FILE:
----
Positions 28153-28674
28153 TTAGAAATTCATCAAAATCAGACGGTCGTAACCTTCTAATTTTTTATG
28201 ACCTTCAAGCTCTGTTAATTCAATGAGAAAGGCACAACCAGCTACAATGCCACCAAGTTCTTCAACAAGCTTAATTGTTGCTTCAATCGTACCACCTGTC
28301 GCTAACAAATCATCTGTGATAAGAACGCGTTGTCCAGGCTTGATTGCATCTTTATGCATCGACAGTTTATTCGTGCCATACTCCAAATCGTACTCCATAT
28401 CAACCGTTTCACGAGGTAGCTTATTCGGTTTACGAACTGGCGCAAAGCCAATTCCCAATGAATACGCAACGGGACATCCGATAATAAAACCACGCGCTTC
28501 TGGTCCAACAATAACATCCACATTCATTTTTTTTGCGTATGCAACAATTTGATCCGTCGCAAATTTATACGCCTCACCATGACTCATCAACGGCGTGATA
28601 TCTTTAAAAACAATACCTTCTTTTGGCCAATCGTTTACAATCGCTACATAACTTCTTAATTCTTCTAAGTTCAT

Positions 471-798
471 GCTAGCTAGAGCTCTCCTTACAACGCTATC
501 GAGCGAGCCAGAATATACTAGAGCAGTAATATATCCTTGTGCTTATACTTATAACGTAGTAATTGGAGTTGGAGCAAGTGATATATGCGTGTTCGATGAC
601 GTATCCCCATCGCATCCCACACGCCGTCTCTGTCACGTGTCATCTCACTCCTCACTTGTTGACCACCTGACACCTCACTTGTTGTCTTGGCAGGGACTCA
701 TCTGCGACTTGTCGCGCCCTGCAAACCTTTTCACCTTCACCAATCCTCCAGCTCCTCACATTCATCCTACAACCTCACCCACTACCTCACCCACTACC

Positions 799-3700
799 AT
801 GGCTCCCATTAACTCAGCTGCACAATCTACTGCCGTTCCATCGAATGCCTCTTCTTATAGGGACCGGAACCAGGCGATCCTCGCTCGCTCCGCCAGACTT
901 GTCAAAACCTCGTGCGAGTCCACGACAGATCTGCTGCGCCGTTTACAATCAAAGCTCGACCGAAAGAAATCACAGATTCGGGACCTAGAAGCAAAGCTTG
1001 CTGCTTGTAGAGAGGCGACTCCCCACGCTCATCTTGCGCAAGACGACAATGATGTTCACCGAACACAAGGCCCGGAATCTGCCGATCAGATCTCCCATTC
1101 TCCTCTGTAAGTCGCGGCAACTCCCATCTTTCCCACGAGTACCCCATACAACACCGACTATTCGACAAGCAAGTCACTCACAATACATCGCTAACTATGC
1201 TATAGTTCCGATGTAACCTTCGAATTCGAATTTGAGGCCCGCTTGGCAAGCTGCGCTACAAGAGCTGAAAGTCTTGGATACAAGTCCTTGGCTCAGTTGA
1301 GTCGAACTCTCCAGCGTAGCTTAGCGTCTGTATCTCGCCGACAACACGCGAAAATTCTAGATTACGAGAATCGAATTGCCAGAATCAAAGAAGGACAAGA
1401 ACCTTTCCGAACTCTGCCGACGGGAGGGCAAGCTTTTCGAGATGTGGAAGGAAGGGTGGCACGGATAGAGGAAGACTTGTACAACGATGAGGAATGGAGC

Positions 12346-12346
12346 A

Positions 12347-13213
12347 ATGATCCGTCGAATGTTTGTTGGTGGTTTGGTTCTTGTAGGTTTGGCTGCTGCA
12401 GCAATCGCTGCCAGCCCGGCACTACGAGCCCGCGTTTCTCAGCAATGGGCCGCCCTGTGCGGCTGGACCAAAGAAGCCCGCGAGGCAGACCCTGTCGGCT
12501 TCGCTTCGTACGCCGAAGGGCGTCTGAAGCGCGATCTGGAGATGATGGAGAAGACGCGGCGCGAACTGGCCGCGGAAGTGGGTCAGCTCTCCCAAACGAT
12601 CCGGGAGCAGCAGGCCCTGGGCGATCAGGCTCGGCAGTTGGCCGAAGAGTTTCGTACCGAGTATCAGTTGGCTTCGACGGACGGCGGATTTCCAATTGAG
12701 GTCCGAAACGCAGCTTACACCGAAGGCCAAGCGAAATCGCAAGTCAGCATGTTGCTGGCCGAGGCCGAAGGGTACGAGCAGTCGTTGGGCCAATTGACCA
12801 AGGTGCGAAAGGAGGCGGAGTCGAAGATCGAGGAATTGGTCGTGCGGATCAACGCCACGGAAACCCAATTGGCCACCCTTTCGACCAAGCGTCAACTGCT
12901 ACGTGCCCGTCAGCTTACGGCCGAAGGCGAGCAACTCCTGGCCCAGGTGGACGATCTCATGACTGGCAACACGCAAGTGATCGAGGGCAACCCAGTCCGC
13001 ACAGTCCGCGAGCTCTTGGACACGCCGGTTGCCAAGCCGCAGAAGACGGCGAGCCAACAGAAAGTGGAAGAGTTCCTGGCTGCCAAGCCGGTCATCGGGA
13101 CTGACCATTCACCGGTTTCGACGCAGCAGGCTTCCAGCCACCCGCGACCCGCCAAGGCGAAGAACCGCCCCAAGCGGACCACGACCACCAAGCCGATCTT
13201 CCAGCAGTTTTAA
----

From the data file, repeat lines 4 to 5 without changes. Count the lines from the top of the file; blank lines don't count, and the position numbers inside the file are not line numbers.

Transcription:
28301 GCTAACAAATCATCTGTGATAAGAACGCGTTGTCCAGGCTTGATTGCATCTTTATGCATCGACAGTTTATTCGTGCCATACTCCAAATCGTACTCCATAT
28401 CAACCGTTTCACGAGGTAGCTTATTCGGTTTACGAACTGGCGCAAAGCCAATTCCCAATGAATACGCAACGGGACATCCGATAATAAAACCACGCGCTTC